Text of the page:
In the suburbs of Washington, D.C., police in once-quiet neighborhoods are waging war against the Central American gang Mara Salvatrucha 13, or MS-13.
Roughly translated, the gang's name means "Salvadoran gang, fear us."
"MS-13's more prone to violence — anything from robberies to shootings to cuttings, machete cuttings, people being beaten with baseball bats, pipes," said Sgt. George Norris of the Prince George's County Police Department in Maryland.
"A lot of rapes," he added, "especially of younger females, Latino females."
Norris estimates there are now 1,000 MS-13 gang members in his county alone. With an estimated 10,000 members in 33 states, the FBI says the gang is now spreading from the nation's cities into the suburbs.
Residents in neatly manicured northern Virginia are scared. Brenda Paz, a 17-year-old pregnant girl there, was nearly beheaded in 2003 after the gang learned she was helping police in a murder investigation.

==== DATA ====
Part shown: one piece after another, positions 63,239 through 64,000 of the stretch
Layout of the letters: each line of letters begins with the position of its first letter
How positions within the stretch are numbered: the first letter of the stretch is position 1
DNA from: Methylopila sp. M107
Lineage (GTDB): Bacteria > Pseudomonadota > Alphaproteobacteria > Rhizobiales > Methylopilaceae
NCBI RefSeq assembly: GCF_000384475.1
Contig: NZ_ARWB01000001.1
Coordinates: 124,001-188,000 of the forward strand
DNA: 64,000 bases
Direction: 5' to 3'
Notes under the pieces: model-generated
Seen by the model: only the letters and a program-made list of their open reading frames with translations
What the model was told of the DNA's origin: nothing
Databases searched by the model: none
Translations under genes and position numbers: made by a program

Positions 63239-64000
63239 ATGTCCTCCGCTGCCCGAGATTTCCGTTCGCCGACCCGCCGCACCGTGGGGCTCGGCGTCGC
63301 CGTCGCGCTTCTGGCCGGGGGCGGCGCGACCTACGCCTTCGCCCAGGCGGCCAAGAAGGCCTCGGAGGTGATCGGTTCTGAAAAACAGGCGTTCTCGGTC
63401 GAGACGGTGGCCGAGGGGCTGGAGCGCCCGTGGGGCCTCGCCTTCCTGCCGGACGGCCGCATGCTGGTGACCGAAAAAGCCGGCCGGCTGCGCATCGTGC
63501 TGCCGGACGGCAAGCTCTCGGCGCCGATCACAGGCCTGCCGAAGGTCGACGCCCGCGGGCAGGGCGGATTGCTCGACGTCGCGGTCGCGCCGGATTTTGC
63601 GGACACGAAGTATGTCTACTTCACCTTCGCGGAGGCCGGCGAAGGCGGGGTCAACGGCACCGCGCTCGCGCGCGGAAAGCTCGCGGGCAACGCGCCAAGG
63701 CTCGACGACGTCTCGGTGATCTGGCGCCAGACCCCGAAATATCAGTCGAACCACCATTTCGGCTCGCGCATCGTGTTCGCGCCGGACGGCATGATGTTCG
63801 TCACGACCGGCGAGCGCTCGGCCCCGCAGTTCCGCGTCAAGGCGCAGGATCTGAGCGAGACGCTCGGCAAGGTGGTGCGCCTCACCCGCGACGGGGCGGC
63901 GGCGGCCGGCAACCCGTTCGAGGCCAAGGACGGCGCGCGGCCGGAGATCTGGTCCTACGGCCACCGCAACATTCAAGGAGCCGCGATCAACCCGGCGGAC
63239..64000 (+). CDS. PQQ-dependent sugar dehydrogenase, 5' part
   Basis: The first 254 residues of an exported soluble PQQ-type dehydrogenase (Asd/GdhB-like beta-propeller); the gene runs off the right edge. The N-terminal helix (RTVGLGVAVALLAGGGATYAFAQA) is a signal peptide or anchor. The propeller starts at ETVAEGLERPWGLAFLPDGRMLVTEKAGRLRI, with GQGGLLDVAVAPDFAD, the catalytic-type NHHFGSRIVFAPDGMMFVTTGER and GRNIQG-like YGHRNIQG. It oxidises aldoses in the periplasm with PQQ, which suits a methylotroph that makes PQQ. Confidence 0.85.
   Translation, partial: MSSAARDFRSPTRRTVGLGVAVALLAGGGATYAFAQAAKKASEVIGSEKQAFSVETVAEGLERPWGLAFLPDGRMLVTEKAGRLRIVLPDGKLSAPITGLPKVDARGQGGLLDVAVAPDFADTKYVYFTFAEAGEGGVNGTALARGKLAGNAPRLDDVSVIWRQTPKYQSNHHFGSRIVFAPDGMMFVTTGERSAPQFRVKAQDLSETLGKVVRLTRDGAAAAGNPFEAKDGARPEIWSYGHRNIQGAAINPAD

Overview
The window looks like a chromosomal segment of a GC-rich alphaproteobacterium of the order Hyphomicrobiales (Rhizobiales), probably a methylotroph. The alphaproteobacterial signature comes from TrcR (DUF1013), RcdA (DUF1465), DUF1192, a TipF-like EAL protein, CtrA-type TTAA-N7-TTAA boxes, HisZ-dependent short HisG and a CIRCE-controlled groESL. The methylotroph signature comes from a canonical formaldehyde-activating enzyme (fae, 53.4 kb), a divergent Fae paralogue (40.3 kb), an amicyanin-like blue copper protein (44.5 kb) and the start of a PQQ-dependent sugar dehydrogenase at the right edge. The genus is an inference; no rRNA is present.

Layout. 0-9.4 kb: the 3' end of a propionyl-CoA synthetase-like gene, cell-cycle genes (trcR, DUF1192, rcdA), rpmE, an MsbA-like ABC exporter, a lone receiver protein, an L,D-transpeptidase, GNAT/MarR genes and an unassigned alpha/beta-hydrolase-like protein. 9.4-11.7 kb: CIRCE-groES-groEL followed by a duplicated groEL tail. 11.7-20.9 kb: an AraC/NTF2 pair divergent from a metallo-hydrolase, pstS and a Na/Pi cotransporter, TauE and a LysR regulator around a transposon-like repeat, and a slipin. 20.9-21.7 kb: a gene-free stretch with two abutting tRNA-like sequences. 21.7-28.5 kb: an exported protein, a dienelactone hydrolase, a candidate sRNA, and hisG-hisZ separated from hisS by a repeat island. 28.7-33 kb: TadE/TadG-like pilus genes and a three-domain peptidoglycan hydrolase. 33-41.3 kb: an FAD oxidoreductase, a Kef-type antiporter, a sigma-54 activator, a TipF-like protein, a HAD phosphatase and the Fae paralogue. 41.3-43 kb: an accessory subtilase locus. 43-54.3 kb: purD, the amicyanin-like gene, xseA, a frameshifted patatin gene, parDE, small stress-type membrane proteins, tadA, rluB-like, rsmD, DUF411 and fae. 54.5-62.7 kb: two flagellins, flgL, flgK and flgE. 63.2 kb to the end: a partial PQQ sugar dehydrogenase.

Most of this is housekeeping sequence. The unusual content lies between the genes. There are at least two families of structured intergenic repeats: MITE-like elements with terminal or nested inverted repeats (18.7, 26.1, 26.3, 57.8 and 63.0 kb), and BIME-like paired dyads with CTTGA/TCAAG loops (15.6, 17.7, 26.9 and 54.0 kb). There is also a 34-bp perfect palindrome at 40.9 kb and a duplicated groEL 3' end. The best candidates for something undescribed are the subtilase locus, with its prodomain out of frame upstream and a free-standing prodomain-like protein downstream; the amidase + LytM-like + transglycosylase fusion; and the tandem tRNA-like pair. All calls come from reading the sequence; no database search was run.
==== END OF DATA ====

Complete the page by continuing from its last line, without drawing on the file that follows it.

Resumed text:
"When I moved here," a local resident said, "I never heard of any gang activities. I never heard of people having their fingers chopped off."
MS-13's members mostly are illegal immigrants from Central America, and they are suspected of hundreds of murders and thousands of assaults.
"We're approaching them as we did the mafia," said Robert Clifford of the FBI's National Gang Task Force, "identifying the criminal enterprise, identifying the leadership, their lines of communication, their financing and attacking the infrastructure."
MS-13 is not only violent, it is highly organized. And this has set off alarm bells among law enforcement.
"Unfortunately, MS-13 is very big in countersurveillance," Norris said. "They do watch for the police. They have pictures of a lot of us. They have videotape of a lot of us. While we're doing surveillance on them, they're doing surveillance on us. In one instance, just last week, we did a search warrant on an MS member's house and got digital photographs of me."
'We Gonna Shoot You'
"Jose," 28, an MS-13 member who asked not to be identified for fear of being killed, told ABC News he has stabbed people "a lot of times," perhaps 10 to 15. He also has shot at people and tried to kill in the name of MS-13.
"We don't pull a gun out just to scare you," Jose said. "If we pull a gun out, we gonna shoot you."
However, MS-13 draws headlines for its preferred weapon of fear, the machete.